Every time a basketball player goes to play, the court’s length and width are the same and the net sits exactly 10 feet from the surface.
Freestyle kayakers don’t have the luxury of such consistent conditions.
Whitehorse’s Joel Brennan can vouch for that.
Representing Canada in the junior division of the World Freestyle Kayak Championships, the 17-year-old was eliminated in an early round on Thursday, finishing 26th out of 34 paddlers on the Isar River in Plattling, Germany.
Hurting his chances was a water level Brennan hadn’t practised on leading up to the competition.
“I just went in and messed up – I didn’t do my runs properly, like I expected to,” said Brennan. “It didn’t go as planned. I’m not sure exactly, the wave was at a strange level for me that I hadn’t paddled (before).”
With 225 of the world’s top freestyle paddlers, from 28 countries, vying for practise time on the wave, Brennan went three days without putting his boat in the river before the competition.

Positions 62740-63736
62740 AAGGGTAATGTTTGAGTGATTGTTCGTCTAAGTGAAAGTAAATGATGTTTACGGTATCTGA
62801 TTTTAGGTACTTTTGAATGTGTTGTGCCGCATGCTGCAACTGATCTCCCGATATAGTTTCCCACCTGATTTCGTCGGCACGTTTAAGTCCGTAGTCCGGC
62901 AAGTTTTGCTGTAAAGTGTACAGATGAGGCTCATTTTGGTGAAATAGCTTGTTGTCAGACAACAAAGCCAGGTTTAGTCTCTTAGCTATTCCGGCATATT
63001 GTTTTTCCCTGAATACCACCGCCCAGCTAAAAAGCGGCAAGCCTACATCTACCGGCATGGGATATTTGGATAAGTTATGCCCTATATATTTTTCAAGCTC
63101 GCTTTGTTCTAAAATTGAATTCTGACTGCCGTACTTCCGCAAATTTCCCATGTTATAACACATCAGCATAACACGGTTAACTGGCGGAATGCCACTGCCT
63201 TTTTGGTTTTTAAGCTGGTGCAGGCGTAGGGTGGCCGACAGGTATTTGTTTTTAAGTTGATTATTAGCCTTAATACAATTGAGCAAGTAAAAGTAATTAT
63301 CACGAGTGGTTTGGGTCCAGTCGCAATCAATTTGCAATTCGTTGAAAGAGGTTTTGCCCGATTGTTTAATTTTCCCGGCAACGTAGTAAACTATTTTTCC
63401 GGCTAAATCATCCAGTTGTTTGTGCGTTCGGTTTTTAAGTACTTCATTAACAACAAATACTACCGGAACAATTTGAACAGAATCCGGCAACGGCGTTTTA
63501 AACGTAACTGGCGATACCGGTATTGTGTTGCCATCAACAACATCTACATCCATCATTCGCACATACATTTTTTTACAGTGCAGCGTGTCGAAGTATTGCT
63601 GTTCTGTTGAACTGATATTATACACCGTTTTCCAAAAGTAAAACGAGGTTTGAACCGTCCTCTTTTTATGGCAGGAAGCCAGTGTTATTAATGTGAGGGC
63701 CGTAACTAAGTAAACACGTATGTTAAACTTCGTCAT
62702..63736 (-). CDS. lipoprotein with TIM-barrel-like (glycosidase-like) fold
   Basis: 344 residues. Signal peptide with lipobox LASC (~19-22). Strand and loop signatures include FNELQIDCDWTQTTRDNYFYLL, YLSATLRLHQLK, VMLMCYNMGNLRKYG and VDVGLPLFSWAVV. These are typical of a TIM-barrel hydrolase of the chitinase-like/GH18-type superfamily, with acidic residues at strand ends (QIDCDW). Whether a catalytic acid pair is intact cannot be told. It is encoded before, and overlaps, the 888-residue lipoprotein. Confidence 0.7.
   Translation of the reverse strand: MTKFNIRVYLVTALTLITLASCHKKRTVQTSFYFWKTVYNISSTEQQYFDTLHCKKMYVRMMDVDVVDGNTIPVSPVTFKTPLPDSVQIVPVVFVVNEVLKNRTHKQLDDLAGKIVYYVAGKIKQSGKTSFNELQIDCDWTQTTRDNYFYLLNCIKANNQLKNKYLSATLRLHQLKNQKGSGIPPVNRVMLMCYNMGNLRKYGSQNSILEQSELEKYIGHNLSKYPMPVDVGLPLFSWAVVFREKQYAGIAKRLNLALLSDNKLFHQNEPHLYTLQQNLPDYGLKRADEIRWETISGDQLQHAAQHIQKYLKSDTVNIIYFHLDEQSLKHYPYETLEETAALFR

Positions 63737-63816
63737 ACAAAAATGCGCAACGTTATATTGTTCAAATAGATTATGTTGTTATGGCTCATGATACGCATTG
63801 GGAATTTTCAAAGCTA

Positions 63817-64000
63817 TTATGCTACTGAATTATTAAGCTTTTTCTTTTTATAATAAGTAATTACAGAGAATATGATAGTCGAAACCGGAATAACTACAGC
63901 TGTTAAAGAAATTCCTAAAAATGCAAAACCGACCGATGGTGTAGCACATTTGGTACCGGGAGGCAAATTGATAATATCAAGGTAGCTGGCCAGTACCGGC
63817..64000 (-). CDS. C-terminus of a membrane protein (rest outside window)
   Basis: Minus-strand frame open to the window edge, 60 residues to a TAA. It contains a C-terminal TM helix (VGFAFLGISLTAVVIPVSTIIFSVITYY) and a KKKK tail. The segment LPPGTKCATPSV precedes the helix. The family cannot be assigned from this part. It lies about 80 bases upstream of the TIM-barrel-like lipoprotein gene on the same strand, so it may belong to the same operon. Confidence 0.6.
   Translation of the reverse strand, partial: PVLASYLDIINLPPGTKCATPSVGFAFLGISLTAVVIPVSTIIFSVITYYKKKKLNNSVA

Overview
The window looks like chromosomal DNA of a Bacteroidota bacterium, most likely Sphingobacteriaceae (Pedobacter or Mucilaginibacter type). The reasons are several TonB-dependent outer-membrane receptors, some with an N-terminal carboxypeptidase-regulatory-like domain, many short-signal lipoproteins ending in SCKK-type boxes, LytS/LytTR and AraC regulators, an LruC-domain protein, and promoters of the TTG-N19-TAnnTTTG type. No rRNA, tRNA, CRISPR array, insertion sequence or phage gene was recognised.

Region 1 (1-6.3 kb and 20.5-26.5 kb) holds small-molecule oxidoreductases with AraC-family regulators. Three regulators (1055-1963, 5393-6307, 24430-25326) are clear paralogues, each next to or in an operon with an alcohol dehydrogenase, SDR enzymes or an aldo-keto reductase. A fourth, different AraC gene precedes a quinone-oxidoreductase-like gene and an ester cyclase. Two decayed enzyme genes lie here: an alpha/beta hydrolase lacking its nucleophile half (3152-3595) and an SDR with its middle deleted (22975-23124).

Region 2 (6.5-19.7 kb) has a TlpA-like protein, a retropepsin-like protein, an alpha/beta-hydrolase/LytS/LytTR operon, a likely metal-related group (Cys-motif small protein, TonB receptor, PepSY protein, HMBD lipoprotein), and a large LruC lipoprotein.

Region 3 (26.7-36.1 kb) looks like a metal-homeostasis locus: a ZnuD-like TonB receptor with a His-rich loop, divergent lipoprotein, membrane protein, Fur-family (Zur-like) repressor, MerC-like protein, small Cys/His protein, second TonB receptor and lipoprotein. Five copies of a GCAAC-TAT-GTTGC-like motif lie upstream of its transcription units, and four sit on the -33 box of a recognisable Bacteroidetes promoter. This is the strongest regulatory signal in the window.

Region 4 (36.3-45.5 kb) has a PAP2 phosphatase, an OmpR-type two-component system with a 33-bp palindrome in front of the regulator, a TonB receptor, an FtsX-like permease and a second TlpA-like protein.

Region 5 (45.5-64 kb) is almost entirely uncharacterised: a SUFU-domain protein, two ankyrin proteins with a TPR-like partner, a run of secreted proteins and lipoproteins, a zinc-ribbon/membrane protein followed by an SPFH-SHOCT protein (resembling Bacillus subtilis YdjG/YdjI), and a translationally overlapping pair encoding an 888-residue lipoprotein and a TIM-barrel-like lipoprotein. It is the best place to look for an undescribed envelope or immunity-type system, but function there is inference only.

“I practised on the wave the week before, but the water levels having been rising and dropping,” said Brennan. “Every time you’re on the wave, it’s at a different level.”
Instead of performing a routine with an array of tricks, the Canadian junior team member was held to just a clean air-loop, “everything else just didn’t work out.”
“My training runs went well, so I was looking forward to it,” he said. “I was averaging about 400 points a run, but when I went to compete I only got 140 points between two runs.”
Brennan was selected for the team last August at the National Freestyle Kayak Team Trials in Calgary, finishing second in a field of 13, snagging one of just three spots.
Paddling in the Level Six Capital Cup in Ottawa at the end of April, Brennan dropped a spot in the standings after slipping off the wave in the final, but still came second in the junior pro category.
Competing in the Alabama Mountain Games in March, Brennan took first in freestyle for the intermediate division and also won a “boatercross” event, a slalom race with a waterfall in the course. He also came second in a “huckfest,” a trick competition off a 20-foot waterfall.
Though disappointed with his first appearance at the world championships, he is determined to return for another.
“It was amazing,” said Brennan. “It was an experience I’ll never forget. I’ll definitely be training hard this summer to compete at team trials next fall and, hopefully, I’ll make the team again, in the senior men category.”
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